Types of Elder Abuse
The non-accidental use of force that results in bodily injury, pain or impairment, including but not limited to, being slapped, burned, cut, bruised or improperly physically restrained.
Willful infliction of mental or emotional anguish by threat, humiliation, intimidation or other abusive conduct, including but not limited to, frightening or isolating an adult.
Active Neglect – willful failure by the caregiver to fulfill the caretaking functions and responsibilities assumed by the caregiver, including but not limited to, abandonment, willful deprivation of food, water, heat, clean clothing and bedding, eyeglasses or dentures, or health related services.
Passive Neglect – non-willful failure of a caregiver to fulfill caretaking functions and responsibilities assumed by the caregiver, including but not limited to, abandonment or denial of food or health related services because of inadequate caregiver knowledge, infirmity, or disputing the value of prescribed services.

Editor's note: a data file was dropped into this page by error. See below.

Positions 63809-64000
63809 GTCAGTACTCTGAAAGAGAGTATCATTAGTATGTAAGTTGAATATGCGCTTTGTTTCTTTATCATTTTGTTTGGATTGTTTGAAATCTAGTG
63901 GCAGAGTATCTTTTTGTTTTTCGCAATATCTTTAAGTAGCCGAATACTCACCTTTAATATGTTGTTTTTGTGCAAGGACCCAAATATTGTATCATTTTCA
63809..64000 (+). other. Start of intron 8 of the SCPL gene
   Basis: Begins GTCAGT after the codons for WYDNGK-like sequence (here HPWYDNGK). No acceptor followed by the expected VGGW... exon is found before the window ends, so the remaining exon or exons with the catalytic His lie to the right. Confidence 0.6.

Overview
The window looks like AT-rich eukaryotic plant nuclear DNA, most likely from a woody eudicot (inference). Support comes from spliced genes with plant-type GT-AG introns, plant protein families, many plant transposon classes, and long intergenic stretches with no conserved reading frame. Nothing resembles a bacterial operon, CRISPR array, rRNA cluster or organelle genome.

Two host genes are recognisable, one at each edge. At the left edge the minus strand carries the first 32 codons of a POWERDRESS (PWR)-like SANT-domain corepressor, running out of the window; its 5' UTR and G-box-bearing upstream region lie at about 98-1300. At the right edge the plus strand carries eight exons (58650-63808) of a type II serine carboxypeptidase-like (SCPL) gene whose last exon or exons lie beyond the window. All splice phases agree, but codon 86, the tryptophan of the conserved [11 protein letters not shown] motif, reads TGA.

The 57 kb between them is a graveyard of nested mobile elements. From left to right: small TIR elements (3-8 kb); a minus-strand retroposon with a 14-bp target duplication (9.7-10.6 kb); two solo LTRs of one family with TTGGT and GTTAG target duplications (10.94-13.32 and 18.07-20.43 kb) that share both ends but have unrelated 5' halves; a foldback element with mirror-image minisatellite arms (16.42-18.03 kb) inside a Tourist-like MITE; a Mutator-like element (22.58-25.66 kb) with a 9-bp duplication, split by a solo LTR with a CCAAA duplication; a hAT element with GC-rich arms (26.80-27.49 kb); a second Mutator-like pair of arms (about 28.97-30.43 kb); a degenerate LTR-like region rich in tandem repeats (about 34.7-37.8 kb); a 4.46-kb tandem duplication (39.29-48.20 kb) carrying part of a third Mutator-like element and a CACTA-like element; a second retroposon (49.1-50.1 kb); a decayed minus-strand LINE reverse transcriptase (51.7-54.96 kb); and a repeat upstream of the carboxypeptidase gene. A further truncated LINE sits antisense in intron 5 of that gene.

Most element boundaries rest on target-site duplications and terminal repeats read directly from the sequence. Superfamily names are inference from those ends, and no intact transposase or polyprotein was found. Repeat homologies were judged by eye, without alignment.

Self Neglect – an adult’s inability, due to physical and/or mental impairments to perform tasks essential to caring for oneself, including but not limited to, providing essential food, clothing, shelter and medical care; obtaining goods and services necessary to maintain physical health, mental health, emotional well-being and general safety; or managing financial affairs.
Improper use of an adult’s funds, property or resources by another individual, including but not limited to, fraud, false pretenses, embezzlement, conspiracy, forgery, falsifying records, coerced property transfers or denial of access to assets.
Non-consensual sexual contact of any kind, including but not limited to, forcing sexual contact or forcing sex with a third party
- Elder Justice Advocate Program